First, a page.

Ike Suarez, pioneer IT journalist, dies at 67

Veteran writer Ma. Enrique “Ike” Suarez, who was part of the pioneering set of reporters who covered the emerging field of IT journalism in the early ‘90s, has died at the age of 67.

Ike Suarez

His death, which was due to complications from diabetes, was announced on Facebook by his sister, lawyer Ma. Victoria Suarez. His remains were cremated on Tuesday, April 23, but a memorial service will be held on April 27 from 3pm to 9pm at the Loyola Memorial chapels along Highway 2000 in Taytay, Rizal.

Suarez was hospitalized twice late last year – at the Cainta Municipal Hospital and at the Capitol Medical Center – after getting a large wound on his right foot. He made a slight recovery and went home, but his condition worsened soon after. He died just two weeks after his older brother, Pedro Suarez, passed away for still unknown reasons.

Known in the local tech circles as a hard-driving and tenacious reporter who asked the tough questions during press events, Suarez stayed true to his chosen vocation till the end. His last engagement as a tech reporter was with Newsbytes.PH, but he had his final writing gig as one of the writers of the books on the Battle of Marawi for the Philippine Army.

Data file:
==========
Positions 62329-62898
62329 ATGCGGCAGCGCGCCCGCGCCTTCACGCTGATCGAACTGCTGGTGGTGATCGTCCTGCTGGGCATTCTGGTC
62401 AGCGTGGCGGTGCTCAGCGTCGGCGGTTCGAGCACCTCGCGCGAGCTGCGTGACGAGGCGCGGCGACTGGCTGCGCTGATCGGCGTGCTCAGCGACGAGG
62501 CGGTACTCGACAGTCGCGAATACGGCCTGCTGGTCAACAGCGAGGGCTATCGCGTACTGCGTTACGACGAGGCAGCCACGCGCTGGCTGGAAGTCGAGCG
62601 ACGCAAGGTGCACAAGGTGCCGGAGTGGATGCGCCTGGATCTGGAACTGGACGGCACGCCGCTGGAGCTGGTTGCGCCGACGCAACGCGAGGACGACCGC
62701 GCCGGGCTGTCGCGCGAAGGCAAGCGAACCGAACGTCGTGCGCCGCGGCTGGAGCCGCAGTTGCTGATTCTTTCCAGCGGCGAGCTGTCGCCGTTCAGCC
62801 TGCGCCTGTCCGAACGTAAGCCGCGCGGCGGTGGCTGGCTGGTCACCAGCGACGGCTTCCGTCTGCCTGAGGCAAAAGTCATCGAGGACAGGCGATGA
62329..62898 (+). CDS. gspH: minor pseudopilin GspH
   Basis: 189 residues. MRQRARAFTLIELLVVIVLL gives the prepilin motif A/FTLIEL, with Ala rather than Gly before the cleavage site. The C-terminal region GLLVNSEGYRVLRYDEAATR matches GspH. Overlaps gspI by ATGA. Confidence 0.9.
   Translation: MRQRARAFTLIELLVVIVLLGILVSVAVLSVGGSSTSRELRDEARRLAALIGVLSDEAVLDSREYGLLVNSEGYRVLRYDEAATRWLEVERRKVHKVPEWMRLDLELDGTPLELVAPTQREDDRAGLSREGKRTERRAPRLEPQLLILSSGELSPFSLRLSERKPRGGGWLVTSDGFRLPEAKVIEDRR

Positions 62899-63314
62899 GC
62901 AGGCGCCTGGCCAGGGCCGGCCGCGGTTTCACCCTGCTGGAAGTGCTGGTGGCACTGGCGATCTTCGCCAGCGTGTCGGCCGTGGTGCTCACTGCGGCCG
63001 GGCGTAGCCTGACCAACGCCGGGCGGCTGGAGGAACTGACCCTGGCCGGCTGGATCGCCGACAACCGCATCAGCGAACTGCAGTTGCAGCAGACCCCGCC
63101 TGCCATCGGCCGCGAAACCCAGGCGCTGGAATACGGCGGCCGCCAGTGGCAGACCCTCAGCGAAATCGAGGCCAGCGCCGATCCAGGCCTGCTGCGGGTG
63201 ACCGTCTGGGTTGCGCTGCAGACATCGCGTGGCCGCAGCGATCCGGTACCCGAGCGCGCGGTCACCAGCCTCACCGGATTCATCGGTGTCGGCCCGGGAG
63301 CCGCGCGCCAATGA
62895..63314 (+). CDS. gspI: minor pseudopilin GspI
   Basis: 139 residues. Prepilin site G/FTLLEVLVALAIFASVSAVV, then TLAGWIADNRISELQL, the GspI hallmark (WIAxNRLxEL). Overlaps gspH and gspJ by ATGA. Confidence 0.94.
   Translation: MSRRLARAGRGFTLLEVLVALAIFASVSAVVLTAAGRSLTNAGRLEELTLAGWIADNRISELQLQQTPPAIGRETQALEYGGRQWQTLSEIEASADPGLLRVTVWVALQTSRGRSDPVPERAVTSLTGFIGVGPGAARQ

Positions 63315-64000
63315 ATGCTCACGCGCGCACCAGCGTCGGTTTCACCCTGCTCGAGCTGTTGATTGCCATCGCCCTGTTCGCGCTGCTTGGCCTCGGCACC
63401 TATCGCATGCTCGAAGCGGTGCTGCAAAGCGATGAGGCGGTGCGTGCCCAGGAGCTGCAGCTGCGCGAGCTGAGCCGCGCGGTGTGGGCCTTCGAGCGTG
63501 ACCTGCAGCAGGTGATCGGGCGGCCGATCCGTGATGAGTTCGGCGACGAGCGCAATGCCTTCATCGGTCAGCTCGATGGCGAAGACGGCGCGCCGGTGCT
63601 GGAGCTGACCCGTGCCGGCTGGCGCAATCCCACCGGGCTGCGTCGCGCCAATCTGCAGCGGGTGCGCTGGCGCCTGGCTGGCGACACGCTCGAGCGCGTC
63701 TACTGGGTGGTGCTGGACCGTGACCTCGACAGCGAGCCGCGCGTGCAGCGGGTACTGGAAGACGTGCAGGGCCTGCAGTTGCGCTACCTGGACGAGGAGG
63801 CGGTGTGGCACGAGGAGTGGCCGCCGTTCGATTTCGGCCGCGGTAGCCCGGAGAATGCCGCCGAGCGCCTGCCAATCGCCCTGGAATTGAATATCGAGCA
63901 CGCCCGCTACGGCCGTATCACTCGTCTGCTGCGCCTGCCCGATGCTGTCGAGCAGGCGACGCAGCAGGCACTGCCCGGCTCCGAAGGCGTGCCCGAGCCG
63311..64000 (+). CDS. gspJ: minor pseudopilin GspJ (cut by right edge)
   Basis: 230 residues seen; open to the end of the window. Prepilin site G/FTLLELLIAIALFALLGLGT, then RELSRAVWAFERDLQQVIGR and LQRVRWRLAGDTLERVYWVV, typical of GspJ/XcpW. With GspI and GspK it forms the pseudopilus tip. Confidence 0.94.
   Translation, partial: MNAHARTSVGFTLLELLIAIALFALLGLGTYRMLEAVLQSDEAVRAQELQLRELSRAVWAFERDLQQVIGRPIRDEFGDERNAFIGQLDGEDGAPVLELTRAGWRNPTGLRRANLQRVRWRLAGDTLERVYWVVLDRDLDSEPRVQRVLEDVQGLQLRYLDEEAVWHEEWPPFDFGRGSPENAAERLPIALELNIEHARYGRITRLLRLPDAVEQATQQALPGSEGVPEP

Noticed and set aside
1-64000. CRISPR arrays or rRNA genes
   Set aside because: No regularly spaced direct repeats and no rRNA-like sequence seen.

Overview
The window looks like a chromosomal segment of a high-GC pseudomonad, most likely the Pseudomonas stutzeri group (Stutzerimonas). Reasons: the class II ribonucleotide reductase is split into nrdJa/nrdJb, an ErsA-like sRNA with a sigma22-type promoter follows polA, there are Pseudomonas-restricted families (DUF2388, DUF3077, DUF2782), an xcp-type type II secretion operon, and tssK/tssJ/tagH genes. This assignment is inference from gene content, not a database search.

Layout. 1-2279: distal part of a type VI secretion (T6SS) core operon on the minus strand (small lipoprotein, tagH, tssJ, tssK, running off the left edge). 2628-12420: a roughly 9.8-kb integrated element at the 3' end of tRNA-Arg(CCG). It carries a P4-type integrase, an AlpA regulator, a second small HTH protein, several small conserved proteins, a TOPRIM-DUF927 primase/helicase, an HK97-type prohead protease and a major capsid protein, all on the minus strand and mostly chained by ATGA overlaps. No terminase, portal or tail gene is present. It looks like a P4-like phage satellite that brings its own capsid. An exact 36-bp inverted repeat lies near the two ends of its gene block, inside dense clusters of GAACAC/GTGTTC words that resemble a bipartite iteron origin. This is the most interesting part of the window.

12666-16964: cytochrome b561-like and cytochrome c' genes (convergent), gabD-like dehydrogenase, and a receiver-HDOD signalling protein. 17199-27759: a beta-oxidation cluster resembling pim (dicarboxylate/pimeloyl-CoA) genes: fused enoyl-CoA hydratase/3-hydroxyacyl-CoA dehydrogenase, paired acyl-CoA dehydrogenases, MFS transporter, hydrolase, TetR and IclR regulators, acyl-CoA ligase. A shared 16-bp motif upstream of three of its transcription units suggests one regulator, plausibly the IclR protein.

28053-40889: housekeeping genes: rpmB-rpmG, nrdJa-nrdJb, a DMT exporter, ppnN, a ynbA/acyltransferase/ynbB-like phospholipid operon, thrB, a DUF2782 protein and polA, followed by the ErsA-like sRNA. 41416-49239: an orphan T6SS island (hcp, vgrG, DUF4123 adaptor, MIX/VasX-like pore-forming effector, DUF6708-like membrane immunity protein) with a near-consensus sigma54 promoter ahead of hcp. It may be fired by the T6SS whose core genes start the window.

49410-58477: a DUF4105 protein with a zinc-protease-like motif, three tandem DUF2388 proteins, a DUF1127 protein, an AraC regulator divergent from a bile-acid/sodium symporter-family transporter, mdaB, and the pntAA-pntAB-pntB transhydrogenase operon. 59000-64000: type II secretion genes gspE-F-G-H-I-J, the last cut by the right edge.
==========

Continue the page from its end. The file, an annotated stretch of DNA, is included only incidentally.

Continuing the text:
Prior to becoming a tech journalist, Suarez was a member of the “mosquito press” that fought the Marcos dictatorship in the mid-’80s – a fact that he was particularly proud of. He then started his career in tech journalism by joining the Roces family-owned Metropolitan Computer Times, the country’s first IT publication.

He eventually transferred to another computer trade publication, Philippine IT Update, where he served as its associate editor. He also wrote for the IT section of The Manila Times and contributed to a number of print and online publications.

Born on November 8, 1951, Suarez had two brothers and a sister. Both of his parents were lawyers. He went to Ateneo de Manila University for his basic education, graduating from high school in 1970.

For college, he enrolled at the University of the Philippines (UP) in Diliman where he became an active member of the Scintilla Juris fraternity. He was a proud alumnus of UP but was also a military buff.

Friends and colleagues in the media and PR industries paid tribute upon learning of his death:

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